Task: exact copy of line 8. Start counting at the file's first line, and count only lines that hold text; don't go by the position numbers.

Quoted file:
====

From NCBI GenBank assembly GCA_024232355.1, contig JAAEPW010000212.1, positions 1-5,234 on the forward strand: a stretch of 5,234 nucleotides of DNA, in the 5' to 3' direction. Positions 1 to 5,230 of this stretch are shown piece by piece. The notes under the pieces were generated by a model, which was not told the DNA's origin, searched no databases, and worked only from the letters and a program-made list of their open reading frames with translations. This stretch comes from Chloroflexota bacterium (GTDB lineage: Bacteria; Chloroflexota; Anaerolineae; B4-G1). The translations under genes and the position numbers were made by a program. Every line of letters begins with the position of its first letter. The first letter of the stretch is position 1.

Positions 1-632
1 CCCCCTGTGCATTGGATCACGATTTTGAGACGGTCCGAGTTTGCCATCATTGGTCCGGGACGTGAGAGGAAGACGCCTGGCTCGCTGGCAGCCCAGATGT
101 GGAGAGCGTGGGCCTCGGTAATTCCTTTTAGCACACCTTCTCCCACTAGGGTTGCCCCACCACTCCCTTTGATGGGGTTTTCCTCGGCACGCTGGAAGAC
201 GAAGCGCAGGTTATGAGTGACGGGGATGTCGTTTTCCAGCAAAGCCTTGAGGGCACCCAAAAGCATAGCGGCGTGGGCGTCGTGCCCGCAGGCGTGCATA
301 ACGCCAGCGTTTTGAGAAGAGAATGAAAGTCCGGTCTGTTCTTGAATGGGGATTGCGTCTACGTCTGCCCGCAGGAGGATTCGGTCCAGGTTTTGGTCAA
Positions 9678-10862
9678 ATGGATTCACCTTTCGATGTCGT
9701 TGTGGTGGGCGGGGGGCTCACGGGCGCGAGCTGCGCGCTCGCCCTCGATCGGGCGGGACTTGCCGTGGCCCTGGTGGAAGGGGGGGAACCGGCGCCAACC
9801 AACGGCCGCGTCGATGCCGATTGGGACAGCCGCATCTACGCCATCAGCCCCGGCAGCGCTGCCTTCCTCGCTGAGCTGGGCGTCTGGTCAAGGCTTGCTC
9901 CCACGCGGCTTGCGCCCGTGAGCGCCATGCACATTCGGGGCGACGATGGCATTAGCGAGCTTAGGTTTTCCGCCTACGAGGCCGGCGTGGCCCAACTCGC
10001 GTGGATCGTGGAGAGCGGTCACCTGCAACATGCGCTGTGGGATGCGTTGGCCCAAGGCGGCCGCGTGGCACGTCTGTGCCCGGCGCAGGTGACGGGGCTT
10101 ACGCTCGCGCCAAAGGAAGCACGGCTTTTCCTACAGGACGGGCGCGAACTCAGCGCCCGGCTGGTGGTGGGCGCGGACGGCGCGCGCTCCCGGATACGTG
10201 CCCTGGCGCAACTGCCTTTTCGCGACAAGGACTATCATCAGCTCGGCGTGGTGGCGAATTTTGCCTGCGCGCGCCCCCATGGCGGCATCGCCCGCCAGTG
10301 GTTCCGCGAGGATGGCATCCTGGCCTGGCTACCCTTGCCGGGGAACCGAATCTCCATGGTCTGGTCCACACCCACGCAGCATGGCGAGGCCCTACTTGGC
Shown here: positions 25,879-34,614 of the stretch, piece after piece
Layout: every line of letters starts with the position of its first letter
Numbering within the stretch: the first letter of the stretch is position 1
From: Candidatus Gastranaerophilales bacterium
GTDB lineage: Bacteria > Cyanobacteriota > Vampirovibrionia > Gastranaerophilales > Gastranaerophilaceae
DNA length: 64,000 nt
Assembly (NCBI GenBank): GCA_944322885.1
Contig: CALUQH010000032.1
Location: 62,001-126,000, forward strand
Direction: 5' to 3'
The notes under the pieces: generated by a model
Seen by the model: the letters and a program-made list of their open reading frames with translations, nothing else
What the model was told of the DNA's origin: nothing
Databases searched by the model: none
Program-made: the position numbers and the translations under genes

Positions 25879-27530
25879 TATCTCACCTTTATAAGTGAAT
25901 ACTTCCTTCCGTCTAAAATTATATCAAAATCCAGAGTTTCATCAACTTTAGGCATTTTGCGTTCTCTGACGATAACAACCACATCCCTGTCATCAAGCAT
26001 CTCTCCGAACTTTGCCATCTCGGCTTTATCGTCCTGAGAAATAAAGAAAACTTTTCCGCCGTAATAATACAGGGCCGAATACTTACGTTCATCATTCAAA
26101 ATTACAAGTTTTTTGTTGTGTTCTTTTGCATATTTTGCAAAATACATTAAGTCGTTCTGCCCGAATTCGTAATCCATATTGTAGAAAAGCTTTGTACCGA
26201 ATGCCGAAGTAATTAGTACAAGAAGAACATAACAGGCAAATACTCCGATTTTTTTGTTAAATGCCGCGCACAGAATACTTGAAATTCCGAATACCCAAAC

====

9678 ATGGATTCACCTTTCGATGTCGT